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lianaks

Le Harve Car Rental

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Has anyone rent car at Le Harve port recently?   What was your experience driving around, is it easy to navigate place to place and sign, we don't speak or read French, would this be a problem driving around?  Would like to drive to Honfleur and around is it easy to do?   Your feed back would be greatly appreciated.

Liana.

 

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Posted (edited)

Reading/speaking French is not a problem; being unfamiliar with European road sign symbols can be, but it's easy to learn those before you go. AAA can probably give you a guide; if you don't belong, just Google for the symbols. Also, there are a number of posts on this board about renting cars in Le Havre.

 

Edited by Langoustine

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Posted (edited)

Pretty-well everyone in business in Normandy speaks English - rental agencies, gas stations, cops, shop / cafe / bar / restaurant staff, tollbridge staff, etc. And probably 4 out of 5 folk that you might approach in the street - make that 5 out of 5 in Honfleur.. 

Honfleur is easy to find, you could probably get by with a simple map. Follow green "Toutes directions" signs out of the town centre, then "A29 Caen, Pont De Normandie" which takes you high over the mouth of the Seine. It's a toll bridge, about 4  or 5 Euros, cash or card. Once over the bridge Le Mans and Honfleur is the first exit signed off to your right, then very shortly take the first exit at the roundabout (traffic island) signed Honfleur  and you're  there.

Parking is over-subscribed, probably best to drive into the centre as far as the little roundabout by the tourist office, then circle outwards til you find a spot.

As I said, you could do it with just a paper map but don't cheapskate on the one-day rental of a GPS or the use of a tablet -  you might struggle to find your way back to the agency, or your planned route is thwarted by roadworks. And if Honfleur bores you after a couple of hours, you can strike further west along the coast road to the conjoined little towns of Trouville (fishing) and Deauville (resort).

 

Do check on the rules of the road in France, there are some differences.

For instance no turnout on red - red means stop unless there's a green filter for your lane.

No four-way stops. At junctions on most roads and city streets priority is signed, only on unsigned tiny country lanes & some quiet villages do you have to give priority to traffic coming from the right.

 

Bear in mind that unless you specify "automatic", cars usually come with a shift-stick.

Rent one that's as small as you'll fit in. The distances are short and a smaller car is so much easier to park.

Check the opening times of the agencies, and which ones have an after-hours drop-off.

 

JB :classic_smile:

Edited by John Bull

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We rented a car this summer from the Enterprise in Le Havre. Make sure to book in advance because if you don't, there may not be any cars available! The lady at the counter did not speak very much English. Google Translate and hand gestures helped greatly when trying to ask questions about the car, but she knew enough to try and answer our questions as best she could.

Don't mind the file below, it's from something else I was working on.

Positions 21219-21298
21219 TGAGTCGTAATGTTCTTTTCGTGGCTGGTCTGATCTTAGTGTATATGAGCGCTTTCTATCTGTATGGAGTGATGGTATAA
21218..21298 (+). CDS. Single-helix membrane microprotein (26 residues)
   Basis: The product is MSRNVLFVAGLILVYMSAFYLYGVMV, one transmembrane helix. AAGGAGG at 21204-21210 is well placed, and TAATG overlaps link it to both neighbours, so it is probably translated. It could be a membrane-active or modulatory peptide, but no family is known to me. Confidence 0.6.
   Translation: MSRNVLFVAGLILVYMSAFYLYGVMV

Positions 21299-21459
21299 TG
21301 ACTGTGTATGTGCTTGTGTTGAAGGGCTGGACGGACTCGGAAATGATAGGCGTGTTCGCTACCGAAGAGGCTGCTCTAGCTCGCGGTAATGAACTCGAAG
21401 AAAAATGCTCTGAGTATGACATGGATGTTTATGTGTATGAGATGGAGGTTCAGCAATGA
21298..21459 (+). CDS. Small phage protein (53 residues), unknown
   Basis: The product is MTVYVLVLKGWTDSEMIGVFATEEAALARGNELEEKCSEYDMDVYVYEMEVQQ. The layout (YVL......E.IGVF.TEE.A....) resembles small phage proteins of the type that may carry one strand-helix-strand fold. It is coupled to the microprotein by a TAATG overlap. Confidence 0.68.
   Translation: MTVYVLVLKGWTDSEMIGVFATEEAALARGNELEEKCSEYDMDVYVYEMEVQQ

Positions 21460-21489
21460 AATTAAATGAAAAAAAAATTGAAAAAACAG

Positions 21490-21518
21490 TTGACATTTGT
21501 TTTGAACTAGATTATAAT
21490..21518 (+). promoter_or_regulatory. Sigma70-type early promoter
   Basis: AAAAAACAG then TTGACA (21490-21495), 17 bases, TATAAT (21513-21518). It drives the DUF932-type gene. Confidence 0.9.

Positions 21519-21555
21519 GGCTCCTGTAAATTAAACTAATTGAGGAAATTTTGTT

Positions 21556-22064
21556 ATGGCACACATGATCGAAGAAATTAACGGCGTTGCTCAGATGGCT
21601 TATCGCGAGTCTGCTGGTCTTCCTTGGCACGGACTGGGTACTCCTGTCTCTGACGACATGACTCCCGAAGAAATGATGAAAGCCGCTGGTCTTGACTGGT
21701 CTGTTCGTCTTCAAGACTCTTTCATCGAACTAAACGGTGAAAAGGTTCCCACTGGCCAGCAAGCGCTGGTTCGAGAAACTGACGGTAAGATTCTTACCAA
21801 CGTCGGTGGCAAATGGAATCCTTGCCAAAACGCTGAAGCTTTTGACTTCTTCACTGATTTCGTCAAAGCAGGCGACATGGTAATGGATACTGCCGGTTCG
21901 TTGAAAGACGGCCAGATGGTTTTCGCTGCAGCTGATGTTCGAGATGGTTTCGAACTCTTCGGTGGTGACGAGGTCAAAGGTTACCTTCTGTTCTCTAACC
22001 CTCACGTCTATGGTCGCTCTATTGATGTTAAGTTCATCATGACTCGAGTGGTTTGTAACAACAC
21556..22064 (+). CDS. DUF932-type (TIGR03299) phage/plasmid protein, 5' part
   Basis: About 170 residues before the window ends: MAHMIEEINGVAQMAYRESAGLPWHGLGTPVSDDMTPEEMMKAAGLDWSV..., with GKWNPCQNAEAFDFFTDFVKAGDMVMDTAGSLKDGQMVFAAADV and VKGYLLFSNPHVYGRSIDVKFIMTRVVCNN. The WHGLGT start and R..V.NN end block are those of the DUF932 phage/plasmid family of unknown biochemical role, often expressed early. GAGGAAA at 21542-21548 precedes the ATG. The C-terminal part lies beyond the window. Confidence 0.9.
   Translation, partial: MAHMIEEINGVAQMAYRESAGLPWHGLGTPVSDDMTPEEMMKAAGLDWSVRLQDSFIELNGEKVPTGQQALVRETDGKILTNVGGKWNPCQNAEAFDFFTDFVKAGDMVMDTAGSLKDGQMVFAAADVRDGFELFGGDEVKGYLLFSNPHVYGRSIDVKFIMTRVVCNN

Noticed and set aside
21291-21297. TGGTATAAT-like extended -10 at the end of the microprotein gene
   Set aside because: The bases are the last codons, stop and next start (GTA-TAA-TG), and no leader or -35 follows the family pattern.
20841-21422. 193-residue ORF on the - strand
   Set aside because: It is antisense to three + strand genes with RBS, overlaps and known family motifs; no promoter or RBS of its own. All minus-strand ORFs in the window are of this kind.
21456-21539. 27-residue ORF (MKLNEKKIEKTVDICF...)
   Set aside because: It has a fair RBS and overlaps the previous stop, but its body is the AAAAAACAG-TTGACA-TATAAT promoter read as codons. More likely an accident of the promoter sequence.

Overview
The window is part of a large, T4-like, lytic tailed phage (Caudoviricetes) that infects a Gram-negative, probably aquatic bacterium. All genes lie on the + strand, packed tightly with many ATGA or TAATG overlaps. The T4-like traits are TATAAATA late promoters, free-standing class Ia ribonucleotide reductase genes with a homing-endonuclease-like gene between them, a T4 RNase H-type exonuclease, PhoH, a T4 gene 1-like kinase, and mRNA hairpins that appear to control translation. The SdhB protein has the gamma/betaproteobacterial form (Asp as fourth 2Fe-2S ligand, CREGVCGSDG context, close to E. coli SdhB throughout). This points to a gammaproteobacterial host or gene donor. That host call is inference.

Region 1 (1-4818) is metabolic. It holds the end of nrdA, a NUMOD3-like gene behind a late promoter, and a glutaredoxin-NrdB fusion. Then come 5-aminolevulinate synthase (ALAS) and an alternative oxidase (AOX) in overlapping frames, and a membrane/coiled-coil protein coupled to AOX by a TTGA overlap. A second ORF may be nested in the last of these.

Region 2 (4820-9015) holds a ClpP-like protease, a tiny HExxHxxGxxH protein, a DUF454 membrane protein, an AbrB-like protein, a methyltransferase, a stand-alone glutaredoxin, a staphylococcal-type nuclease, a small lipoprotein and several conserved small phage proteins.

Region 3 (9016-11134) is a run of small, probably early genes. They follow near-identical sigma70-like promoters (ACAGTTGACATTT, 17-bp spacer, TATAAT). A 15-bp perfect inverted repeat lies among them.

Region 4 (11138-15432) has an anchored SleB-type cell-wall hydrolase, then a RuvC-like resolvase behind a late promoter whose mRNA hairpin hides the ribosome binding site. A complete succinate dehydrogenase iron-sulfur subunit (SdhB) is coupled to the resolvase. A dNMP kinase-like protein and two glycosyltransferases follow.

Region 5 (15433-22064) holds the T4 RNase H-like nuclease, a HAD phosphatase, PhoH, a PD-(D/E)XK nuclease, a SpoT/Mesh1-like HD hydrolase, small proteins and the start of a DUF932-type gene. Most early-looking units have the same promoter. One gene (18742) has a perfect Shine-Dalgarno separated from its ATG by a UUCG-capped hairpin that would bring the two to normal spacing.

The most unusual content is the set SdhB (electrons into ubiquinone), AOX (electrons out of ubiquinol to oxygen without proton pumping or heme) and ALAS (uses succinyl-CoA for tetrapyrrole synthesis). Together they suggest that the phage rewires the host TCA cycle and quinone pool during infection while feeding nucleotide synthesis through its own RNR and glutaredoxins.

Many people in Honfleur (and in France in general) will speak at least some English, particularly in restaurants or shops. Many others will not, will have very poor English, or simply prefer to converse in French. Downloading Google Translate ahead of time just in case is always a good idea. Le Havre to Honfleur is mostly big roads/highway until you get into Honfleur.

 

Driving to Honfleur is pretty straightforward. Keep some cash for the various toll roads and bridges you will pass (including the Pont de Normandie). What we found most difficult was trying to count which exit to leave on from the roundabout. French roundabouts can sometimes have 4+ exits, and when the GPS is telling you to turn right from the 3rd exit, that can be quite confusing. We actually ended up crossing the Pont de Normandie twice before heading to Honfleur, that's how lost we got. If you have a passenger to help or are familiar with navigating many exits in a roundabout, that will be very helpful!

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Posted (edited)
18 hours ago, simplyrubies said:

. What we found most difficult was trying to count which exit to leave on from the roundabout. French roundabouts can sometimes have 4+ exits, and when the GPS is telling you to turn right from the 3rd exit, that can be quite confusing. We actually ended up crossing the Pont de Normandie twice before heading to Honfleur, that's how lost we got. If you have a passenger to help or are familiar with navigating many exits in a roundabout, that will be very helpful!

 

Slow GPS & complicated roundabouts (traffic islands) or gyratories can be a problematic mix. But twice over the Pont De Normandie is nowhere near as frustrating as 3 times round Houston or accidentally crossing Sydney Harbour Bridge with no ticket :classic_ohmy::classic_biggrin:

 

1. Road signs can be easier to follow than GPS, so pre-plan with googlemaps or a paper map including noting down the road numbers and the names of towns on your route, including major towns beyond your destination (road signs don't use the points of the compass as they do in the USA,) So for instance initially you'll be following signs for "A29 / E44 Caen", not "A29 West".